For-profit colleges, bruised by years of investigations and rule-making, may face additional financial pressure from a new wave of state probes by attorneys general and the U.S. Consumer Financial Protection Bureau.
Education Management Co. (EDMC), the education chain partly owned by Goldman Sachs Group Inc.; Corinthian Colleges Inc. (COCO); ITT Educational Services Inc. (ESI); and Career Education (CECO) Corp. have said since Friday that they’ve received demands for information from a network of at least 12 attorneys general. The Federal Trade Commission has stiffened guidelines for marketing vocational training programs, which many for-profit colleges offer.
The CFPB, created in 2011 to regulate financial products, has said it’s preparing to tackle student debt, which has climbed to $1.2 trillion and is pervasive among former students at for-profit colleges. Richard Cordray, head of the consumer bureau and a former Ohio attorney general, said in written testimony to a House panel yesterday that the bureau has received thousands of complaints and comments about private student loans and debt.
“A coordinated approach benefits all the parties involved,” Kentucky Attorney General Jack Conway, who is chairman of a group of state attorneys general investigating the education industry, said in a telephone interview. “It helps to have federal agencies looking at this as well in order to make sure that federal education money and taxpayer dollars are being spent wisely.”
If they find wrongdoing, attorneys general typically file civil suits that seek monetary damages or restitution and changes in corporate behavior, said Allison Martin, a spokeswoman for Conway.
President Barack Obama pledged in his State of the Union address last night to “work with Congress to see how we can help even more Americans who feel trapped by student loan debt.” Sabrina Simone Jenkins, a former DeVry Education Group Inc. (DV) student with $90,000 in education loan debt, was invited to sit in the First Lady’s box, the White House said yesterday.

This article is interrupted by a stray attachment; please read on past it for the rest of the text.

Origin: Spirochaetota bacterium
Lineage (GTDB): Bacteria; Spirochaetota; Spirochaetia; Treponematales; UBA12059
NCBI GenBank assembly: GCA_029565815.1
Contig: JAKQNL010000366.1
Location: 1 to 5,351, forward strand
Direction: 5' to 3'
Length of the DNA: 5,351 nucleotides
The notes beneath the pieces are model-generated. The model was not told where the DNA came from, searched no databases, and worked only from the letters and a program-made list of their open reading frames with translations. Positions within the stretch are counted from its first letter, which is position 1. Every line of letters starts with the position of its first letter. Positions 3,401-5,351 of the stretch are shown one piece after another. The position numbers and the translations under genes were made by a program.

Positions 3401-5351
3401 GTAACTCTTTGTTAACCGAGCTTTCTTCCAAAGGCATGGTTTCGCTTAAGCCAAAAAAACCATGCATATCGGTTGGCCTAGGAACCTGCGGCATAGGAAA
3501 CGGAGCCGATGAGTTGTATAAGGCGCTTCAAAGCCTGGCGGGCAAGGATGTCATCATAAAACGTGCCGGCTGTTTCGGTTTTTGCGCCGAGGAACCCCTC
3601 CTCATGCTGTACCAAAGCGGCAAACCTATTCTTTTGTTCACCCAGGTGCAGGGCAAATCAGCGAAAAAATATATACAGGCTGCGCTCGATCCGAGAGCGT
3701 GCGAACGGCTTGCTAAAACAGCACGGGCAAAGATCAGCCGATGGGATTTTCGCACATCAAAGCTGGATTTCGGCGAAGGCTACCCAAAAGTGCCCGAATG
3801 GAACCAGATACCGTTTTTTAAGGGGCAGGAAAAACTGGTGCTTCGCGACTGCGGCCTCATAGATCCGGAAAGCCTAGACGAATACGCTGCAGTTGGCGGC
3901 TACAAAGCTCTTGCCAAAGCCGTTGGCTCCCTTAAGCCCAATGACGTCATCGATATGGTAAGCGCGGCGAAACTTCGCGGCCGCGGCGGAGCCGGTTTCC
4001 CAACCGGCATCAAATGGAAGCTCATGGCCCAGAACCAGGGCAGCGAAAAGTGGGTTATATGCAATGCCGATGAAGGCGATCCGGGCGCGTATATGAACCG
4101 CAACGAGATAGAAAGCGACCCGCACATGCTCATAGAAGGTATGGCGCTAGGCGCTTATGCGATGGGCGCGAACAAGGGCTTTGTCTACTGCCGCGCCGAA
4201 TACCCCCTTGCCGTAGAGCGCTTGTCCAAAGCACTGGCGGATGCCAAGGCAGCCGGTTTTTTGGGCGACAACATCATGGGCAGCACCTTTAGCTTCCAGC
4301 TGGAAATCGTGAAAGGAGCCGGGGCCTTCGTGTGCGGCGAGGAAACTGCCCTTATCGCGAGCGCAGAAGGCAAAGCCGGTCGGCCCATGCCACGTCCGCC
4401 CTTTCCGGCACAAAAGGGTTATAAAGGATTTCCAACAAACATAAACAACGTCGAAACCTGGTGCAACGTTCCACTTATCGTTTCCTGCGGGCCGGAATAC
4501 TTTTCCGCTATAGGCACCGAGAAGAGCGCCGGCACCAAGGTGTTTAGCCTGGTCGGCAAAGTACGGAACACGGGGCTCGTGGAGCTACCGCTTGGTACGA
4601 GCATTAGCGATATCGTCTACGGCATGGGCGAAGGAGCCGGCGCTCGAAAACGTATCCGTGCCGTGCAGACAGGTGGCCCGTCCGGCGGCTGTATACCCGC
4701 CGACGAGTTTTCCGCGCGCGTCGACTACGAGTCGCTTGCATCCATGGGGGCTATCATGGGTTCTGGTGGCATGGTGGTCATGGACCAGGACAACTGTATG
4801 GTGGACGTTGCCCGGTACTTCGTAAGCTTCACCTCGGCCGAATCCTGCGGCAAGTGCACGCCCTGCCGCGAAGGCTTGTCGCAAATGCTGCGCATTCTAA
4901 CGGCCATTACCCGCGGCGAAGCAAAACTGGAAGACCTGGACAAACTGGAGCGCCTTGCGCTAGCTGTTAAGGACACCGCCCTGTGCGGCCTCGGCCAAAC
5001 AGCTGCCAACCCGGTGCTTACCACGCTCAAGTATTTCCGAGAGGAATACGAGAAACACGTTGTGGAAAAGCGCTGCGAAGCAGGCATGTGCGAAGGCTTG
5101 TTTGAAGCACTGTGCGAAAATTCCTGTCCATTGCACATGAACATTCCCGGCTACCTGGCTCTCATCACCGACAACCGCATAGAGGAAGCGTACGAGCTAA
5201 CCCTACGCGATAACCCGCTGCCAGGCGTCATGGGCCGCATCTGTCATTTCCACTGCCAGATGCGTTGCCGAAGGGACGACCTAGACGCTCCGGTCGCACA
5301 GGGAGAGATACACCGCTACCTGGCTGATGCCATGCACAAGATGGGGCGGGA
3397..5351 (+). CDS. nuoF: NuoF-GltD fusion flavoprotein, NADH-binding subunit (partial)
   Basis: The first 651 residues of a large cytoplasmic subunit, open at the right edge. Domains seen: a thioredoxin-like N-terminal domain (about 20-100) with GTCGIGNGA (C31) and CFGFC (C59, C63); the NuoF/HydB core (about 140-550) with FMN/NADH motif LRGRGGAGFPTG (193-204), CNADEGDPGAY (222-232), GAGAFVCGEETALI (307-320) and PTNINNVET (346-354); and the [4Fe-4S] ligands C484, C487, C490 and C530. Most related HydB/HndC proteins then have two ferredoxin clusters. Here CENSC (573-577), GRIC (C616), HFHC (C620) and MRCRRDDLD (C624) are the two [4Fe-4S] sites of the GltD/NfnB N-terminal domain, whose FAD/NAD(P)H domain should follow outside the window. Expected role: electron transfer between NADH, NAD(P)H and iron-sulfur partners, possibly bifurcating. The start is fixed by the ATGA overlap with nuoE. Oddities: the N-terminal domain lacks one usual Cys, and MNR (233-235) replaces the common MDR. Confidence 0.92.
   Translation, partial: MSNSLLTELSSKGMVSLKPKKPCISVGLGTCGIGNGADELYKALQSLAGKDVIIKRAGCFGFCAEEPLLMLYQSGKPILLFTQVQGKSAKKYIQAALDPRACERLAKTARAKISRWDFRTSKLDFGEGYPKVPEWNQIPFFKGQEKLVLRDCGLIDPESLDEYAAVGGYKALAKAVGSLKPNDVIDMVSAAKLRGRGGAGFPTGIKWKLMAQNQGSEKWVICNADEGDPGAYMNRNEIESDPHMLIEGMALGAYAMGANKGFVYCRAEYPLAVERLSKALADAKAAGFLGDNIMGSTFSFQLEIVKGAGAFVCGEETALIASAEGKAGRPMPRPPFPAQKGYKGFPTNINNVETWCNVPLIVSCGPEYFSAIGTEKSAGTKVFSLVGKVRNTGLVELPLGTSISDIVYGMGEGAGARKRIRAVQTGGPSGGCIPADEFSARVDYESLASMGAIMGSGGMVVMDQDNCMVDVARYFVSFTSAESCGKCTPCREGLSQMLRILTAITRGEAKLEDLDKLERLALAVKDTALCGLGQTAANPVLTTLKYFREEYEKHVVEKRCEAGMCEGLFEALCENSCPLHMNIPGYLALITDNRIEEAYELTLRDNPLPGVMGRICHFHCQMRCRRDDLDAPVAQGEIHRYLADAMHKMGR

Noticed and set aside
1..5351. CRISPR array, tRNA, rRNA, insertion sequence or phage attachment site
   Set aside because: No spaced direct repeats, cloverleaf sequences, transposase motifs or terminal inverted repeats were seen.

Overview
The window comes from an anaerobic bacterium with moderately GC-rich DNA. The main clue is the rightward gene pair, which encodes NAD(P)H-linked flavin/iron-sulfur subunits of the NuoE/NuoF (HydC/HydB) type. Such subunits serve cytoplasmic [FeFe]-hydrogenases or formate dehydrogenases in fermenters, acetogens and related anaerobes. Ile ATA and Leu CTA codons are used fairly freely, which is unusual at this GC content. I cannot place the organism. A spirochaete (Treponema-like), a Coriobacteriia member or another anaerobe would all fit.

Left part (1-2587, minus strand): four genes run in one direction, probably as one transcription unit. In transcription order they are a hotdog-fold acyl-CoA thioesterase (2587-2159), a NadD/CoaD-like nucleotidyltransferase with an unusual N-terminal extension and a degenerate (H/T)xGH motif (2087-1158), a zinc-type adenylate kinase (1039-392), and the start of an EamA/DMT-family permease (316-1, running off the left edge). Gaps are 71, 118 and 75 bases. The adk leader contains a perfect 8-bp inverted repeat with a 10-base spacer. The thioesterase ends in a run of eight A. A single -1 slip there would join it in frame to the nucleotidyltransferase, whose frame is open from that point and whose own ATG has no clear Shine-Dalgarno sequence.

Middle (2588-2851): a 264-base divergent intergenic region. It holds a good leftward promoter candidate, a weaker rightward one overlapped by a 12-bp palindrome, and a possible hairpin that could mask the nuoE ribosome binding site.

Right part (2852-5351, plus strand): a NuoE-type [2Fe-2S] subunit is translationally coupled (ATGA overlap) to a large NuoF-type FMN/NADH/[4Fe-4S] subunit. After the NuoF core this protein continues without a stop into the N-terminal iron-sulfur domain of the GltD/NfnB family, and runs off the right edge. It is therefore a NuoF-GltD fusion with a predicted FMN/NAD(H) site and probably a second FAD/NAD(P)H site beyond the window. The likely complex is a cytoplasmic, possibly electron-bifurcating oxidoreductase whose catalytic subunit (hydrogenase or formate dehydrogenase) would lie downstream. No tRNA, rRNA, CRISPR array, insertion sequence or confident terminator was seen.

“The challenges she and other students face in financing their studies is also a concern, shared across higher education, and an issue that we continue to work on with the Administration and Congress,” Ernest Gibble, a DeVry spokesman, said in an e-mail. DeVry hasn’t received a subpoena, he said.
Education Management, which is 43 percent owned by New York-based Goldman Sachs, slid 8.5 percent to $7.94 at the close in New York. ITT Educational, based in Carmel, Indiana, dropped 5.8 percent to $37.32, and Santa Ana, California-based Corinthian Colleges fell 1.3 percent to $1.49. Career Education, based in Schaumburg, Illinois, declined 5.7 percent to $5.58.
“Increased scrutiny from the CFPB, combined with recent coordinated actions by the group of state AG’s, suggests continued and perhaps increasing pressures on the for-profit education industry,” said Peter Appert, an analyst with Piper Jaffray & Co. who’s based in San Francisco.